Apartment design standards are in the midst of an overhaul in New South Wales. The state’s Department of Planning and Environment has updated the Residential Flat Design Code introduced in 2002 and replaced it with the Apartment Design Guide.
As with the code it replaces, the new Guide is intended to be used with State Environmental Planning Policy No. 65 — Design Quality of Residential Flat Buildings (SEPP 65).
Minister for Planning Pru Goward said the proposed changes were part of the NSW Government’s continued efforts to put downward pressure on house prices, provide more housing choice, and better reflect changing consumer preferences. The department estimated that the new guidelines “could see the cost of a new apartment slashed by up to $50,000.”
That would be a welcome change, as Sydney is one of the world’s most expensive housing markets, along with Hong Kong and Vancouver, B.C.
With Australia in a housing boom, and housing prices in Sydney rising by 14.3 per cent in 2013, Goward said “It’s all part of planning for a growing NSW – ensuring home quality and choice to meet demand while helping to maintain important quality of life.”
Over the next 20 years, Sydney is projected to add 1.6 million people, which creates the need for 665,000 more homes. Other metropolitan areas will add 21 per cent more residents, while regional NSW will grow by 11 per cent. According to Goward, many will be senior citizens who would prefer apartment living to a detached house.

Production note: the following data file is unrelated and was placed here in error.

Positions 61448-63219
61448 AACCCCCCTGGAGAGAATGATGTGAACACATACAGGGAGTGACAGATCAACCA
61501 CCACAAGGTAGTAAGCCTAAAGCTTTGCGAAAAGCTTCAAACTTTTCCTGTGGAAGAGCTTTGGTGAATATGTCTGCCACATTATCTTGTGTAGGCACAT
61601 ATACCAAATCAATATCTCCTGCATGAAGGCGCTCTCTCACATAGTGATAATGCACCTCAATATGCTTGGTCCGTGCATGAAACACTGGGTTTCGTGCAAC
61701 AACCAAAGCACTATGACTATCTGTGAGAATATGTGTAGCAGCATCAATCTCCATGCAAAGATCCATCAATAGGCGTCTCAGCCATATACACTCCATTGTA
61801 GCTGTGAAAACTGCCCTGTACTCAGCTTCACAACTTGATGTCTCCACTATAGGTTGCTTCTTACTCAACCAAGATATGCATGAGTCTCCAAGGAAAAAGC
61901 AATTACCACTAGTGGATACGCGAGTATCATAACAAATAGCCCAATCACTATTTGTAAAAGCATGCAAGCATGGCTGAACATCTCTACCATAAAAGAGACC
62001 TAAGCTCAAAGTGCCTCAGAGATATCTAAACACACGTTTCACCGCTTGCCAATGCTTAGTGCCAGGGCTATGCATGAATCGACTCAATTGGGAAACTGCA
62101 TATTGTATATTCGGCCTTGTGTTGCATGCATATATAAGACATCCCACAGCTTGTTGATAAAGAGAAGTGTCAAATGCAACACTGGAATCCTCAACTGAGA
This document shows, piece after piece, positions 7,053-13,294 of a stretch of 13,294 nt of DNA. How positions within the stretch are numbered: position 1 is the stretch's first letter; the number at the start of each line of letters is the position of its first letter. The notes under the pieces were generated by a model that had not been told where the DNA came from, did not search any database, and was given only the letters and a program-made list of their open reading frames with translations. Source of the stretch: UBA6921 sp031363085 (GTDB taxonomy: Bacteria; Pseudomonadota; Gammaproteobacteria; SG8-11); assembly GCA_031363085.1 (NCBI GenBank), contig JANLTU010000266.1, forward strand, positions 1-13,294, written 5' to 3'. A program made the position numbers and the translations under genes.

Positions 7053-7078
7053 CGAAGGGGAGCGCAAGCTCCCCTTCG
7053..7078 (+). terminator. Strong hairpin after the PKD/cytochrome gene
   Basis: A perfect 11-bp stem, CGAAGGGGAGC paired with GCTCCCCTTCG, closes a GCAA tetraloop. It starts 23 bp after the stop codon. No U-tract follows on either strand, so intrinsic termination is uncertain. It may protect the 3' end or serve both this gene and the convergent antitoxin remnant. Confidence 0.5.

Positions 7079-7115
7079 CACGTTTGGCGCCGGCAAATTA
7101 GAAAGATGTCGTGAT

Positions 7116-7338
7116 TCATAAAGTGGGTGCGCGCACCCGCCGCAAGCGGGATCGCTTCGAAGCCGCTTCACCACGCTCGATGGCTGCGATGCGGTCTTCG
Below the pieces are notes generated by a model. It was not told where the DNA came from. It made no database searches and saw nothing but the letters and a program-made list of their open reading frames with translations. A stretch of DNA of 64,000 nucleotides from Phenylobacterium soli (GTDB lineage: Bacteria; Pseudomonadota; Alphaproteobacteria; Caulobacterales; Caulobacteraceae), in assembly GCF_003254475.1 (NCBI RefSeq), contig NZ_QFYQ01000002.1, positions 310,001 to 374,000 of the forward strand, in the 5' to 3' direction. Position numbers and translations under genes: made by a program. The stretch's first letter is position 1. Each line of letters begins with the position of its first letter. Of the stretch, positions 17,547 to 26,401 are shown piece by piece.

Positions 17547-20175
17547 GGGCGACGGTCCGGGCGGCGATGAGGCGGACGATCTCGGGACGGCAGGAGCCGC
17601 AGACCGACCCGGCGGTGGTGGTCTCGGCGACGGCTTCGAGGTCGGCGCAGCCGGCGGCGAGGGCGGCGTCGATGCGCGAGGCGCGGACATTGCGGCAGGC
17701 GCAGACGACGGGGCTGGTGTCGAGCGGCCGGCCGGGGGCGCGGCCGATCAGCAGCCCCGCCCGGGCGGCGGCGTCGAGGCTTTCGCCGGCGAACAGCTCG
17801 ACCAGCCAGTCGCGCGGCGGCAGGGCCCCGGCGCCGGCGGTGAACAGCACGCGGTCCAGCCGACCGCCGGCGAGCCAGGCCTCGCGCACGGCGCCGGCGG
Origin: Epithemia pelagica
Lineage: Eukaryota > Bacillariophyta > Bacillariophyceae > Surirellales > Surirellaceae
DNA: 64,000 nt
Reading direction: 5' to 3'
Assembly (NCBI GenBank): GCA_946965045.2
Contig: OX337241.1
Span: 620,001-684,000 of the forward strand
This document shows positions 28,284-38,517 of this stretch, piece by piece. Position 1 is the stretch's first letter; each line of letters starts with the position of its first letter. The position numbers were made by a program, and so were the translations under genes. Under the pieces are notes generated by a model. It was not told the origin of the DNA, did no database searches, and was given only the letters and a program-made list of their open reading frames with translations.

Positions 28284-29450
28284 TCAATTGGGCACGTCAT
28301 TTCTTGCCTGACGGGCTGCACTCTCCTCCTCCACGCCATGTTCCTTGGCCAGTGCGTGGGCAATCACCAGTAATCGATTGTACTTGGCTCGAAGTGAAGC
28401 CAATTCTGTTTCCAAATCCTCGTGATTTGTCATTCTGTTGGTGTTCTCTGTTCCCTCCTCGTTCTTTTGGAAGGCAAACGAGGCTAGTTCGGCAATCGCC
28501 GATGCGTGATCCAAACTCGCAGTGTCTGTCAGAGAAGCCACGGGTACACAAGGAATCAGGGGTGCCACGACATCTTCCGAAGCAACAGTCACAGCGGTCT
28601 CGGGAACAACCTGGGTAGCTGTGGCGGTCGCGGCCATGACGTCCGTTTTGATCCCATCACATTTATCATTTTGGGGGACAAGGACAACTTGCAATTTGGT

“The population of NSW is changing – single-person households are the fastest-growing dwelling type and by 2031 one in five people living in NSW will be aged 65 and over,” she said.
“Research has shown only 41 per cent of Sydneysiders would choose to live in a detached house...but this type of housing currently makes up 62 per cent of Sydney housing stock.”
Goward said the new guidelines will ensure that apartments will meet minimum standards for communal open space, light, air, and privacy.
SEPP 65 and the Apartment Design Guide address mixed-use development with a residential component, shop top housing, and residential flat buildings. Some key requirements from the guide include the following:
- Living rooms and private open spaces of at least 70 per cent of apartments in a building receive a minimum of three hours of direct sunlight between 9 am and 3 pm in mid-winter
- A minimum of four hours of solar access is retained to solar collectors on neighbouring buildings
- Development incorporates passive solar design to optimise heat storage in winter and reduce heat transfer in summer
- Urban stormwater is treated on site before being discharged to receiving waters
- Green walls and/or facades make positive contributions to the environment and to urban amenity more generally. They can also improve the sustainability performance of a building
- Opportunities to use roof space for residential accommodation and open space are maximised
- A range of apartment types and sizes is provided to cater for different household types now and into the future
- Apartment layout can accommodate a variety of household activities and occupant needs
- New additions to existing buildings are contemporary and complementary
- Street frontage activity is maximised where ground floor apartments are located
- Building facades provide visual interest along the street while respecting the character of the local area
According to the guidelines, studio apartments must be at least 35 square metres in size, with one-bedrooms at least 50 square metres, two-bedrooms 70 or more square metres and three-bedrooms at least 95 square metres.